i have not found any references stating that once saturated it re-releases PO4 back into the water. Where did you get that information from if I may ask?

 

Albert

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DO NOT use Phosguard.

It is an aluminum based product and releases the stored up contaminants back into the treated water unlike GFO or iron based products which do not.

 

This is simply not true

 

I has been demonstrated in drinking water plant testing for decades, this is why municipal systems prefer GFO based medias for aresenic treatment and not aluminum based medias.

THe ferric oxide medias do no thave this problem and act as a sponge binding the contaminants.

 

here is a graph showing the leaching of GFO and iron

ironlq.png

 

Edit: Just for the record, gfo breaks apart FAR more than phosguard. Phosguard sphears are coated with a plastic membrane that maintains the shape of the pellets and reduced destruction from tumbling. gfo does not.

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albertthiel
This is simply not true

here is a graph showing the leaching of GFO and iron

ironlq.png

 

Edit: Just for the record, gfo breaks apart FAR more than phosguard. Phosguard sphears are coated with a plastic membrane that maintains the shape of the pellets and reduced destruction from tumbling. gfo does not.

 

Pure aluminum oxide can be used. It comes in either white little balls not coated, or in little cube not coated, and it can be used as such and will not leach PO4 or anything else it captures back into the water IME.

 

The commercial products that are modified aluminum oxide may act differently but the pure al.oxyde does not pose the issues IME that some are suggesting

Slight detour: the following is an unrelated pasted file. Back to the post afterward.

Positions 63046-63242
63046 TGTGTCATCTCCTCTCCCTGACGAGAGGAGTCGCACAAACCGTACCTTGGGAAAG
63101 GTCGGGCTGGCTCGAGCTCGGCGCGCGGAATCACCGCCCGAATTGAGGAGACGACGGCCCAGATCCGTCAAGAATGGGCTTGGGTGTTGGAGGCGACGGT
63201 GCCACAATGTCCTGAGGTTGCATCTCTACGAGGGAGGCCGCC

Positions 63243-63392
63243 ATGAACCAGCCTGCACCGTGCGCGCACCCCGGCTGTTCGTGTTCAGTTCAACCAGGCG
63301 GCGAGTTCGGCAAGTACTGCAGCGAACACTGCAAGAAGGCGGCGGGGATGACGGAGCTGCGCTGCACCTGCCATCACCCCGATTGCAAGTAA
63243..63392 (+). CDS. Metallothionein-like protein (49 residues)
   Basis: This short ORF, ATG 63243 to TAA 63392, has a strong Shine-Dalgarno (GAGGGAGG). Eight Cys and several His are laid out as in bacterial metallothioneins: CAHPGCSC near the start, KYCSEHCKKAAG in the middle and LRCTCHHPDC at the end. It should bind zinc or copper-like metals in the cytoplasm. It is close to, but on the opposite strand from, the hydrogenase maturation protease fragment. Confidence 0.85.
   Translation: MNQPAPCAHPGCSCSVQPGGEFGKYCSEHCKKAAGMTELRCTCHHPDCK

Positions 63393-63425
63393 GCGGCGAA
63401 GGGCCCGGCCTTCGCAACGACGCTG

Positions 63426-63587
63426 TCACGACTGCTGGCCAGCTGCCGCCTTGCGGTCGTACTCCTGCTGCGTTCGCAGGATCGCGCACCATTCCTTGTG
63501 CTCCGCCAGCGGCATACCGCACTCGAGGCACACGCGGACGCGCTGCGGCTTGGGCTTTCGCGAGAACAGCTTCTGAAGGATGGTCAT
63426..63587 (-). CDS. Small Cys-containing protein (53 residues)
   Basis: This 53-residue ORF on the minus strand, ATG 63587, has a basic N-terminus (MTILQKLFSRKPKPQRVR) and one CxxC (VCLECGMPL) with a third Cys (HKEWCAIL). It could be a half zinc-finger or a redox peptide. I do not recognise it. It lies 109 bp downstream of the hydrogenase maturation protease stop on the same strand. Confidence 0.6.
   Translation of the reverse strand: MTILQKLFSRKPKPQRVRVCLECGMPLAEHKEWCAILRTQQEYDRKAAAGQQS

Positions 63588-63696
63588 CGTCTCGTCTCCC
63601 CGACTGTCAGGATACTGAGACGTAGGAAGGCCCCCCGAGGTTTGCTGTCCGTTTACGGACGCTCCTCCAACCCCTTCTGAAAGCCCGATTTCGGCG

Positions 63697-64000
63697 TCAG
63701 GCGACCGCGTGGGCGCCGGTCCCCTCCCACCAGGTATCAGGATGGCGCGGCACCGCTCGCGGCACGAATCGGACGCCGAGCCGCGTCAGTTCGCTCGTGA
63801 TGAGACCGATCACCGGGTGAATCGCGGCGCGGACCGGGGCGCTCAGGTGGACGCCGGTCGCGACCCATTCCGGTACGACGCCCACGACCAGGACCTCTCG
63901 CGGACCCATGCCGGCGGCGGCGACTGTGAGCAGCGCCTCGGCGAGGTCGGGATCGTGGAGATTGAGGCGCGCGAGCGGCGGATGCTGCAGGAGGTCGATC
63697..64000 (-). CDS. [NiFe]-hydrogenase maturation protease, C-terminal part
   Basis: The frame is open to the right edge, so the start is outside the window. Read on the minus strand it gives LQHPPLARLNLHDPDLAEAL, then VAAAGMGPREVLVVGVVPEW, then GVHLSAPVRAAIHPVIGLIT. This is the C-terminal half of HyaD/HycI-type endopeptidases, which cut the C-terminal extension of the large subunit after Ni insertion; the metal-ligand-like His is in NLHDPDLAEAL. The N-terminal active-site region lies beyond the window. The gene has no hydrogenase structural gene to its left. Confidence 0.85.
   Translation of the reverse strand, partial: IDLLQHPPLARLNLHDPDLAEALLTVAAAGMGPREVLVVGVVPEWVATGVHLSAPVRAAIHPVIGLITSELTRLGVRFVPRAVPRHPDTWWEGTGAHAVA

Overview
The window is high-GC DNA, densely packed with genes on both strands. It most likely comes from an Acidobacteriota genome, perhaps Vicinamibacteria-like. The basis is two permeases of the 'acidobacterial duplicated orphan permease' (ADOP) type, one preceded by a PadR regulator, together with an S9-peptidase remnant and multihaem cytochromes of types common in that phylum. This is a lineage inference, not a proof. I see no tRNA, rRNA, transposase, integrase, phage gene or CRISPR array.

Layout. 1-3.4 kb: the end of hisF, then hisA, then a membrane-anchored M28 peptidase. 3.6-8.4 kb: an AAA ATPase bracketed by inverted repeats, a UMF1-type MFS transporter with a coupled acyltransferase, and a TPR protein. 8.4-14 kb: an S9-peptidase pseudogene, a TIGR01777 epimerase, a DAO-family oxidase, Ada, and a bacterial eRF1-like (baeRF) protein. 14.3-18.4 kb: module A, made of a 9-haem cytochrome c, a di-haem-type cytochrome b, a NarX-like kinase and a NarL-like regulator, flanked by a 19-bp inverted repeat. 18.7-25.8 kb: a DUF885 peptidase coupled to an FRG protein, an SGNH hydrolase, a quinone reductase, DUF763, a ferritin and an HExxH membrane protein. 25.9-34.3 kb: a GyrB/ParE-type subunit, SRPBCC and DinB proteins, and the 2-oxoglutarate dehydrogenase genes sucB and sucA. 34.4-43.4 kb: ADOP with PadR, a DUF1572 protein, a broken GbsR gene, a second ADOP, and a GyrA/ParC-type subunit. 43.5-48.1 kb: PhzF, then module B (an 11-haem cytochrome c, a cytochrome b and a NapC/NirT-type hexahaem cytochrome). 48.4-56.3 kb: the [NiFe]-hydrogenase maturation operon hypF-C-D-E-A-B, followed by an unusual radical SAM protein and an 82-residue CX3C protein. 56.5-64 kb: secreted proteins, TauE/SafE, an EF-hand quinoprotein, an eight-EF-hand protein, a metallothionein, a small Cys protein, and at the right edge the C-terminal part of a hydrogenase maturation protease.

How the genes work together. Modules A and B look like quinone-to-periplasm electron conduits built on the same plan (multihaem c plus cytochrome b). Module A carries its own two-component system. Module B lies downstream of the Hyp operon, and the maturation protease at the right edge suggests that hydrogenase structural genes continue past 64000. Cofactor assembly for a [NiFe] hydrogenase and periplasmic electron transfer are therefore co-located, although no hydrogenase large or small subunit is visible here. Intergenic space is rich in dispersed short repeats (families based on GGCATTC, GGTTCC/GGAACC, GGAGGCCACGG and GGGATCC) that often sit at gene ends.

FWIW

 

Albert

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Just rinse it off well and throw the bag in the sump, it can take a few days to notice the results. It is a great product and IME much better than a GFO, I use Purigen as well as the spherical carbon Seachem makes and refuse to change.

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Amphiprion1

I'm not a fan of it, as it does have some solubility, though small--the fine particles are mostly to blame. It can cause problems with some corals as a result, especially if too much is used. Randy was able to reproduce many of these same problems by comparing animals' reactions from aluminum oxide to added soluble aluminum. If used, I would use small amounts, at least to start with.

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I am no expert, and am new to the Nano-Reef community, however I have done a lot of reading on the topic, as I used Phosguard to reduce the phosphates in my Bio14. I can say it work wonders, and I never saw any affect on my softies. However, I can sympathize with being cautious as there is so much information on the internet, sometimes too much to even put my head around.

 

Currently, I am at near 0 Phosphates with water changes, however when it does creep up I run Phosguard and get it back under control with no change to my corals/tank.